— No, we don’t have any plans. I have not crossed last year’s line. I am not ready to talk about that. We saw a lot, and all Kharkiv residents are prepared to make decisions more quickly. I hope we’ll have time to decide, and it will not be the situation when the occupants are already standing on the approaches to the city in the morning. Nevertheless, we have ideas about using the premises and a lot of friends among the volunteers. We are unwilling to think about it since we have barely reached a certain level now. We hope that we will be able to get back to the pre-war level and even surpass it.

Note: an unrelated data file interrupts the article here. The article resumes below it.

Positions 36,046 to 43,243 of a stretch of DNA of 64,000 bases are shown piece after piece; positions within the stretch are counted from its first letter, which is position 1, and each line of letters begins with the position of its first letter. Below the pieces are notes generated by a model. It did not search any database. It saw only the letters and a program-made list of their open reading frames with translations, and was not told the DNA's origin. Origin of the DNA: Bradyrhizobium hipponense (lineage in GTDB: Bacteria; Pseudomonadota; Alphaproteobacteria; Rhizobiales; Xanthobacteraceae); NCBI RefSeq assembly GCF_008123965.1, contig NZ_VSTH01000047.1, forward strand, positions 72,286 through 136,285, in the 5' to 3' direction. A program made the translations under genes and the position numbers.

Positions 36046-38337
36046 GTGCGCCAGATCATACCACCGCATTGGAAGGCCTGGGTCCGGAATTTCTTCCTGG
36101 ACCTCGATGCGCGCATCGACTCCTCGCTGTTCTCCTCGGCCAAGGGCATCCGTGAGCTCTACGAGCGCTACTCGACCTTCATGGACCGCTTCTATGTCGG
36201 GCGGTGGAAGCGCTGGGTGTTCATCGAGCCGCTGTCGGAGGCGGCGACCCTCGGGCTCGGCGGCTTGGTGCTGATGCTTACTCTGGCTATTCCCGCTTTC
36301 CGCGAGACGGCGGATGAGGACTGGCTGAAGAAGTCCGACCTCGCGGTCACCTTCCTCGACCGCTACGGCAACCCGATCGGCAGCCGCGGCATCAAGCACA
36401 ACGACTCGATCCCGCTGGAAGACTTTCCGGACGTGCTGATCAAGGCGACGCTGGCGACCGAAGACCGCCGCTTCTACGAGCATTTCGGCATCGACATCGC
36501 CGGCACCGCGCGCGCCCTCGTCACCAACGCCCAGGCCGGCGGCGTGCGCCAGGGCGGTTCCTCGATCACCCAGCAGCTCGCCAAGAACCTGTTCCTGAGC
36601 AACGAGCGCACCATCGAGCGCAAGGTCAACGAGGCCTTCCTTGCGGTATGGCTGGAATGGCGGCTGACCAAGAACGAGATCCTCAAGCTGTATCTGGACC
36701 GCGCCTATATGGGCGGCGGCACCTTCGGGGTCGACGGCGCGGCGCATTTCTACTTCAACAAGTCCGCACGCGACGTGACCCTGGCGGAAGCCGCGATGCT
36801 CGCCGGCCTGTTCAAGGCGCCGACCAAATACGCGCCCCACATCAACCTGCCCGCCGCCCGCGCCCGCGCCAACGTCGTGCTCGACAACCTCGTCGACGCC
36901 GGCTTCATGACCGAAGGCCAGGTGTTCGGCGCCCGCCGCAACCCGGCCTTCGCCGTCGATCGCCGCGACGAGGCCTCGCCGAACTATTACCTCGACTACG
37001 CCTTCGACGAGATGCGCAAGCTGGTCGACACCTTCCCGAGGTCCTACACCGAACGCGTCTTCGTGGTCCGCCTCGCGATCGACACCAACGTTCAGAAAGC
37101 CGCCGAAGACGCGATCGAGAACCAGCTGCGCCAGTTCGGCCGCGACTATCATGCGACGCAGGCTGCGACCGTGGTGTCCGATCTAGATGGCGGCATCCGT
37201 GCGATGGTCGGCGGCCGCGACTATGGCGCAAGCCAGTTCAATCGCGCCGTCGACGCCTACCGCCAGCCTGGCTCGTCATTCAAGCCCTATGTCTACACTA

We believe that the war will end with a victory. It’s a matter of time before the city recovers. What are your plans for your business development in the future?

— I definitely want to keep baking buns, croissants, and bread. There are a few things like this in Kharkiv, actually, as well as in Ukraine. I want to produce more bread and create better conditions for small and medium-sized businesses for creative and cultural activities. I want to feel how young people bring new trends to the city and country. Youth is rather not about age but about mindset. We want to move away from Soviet stereotypes, this appearance of order and corruption. It does not give anything new. Instead, we want to bring value narratives to society.

Read more From Restaurateurs to Professional Volunteers: 24.02 Headquarters in Kharkiv

Interview by Denys Glushko

Translated by Anastasiia Shevtsova

Edited by Tetiana Fram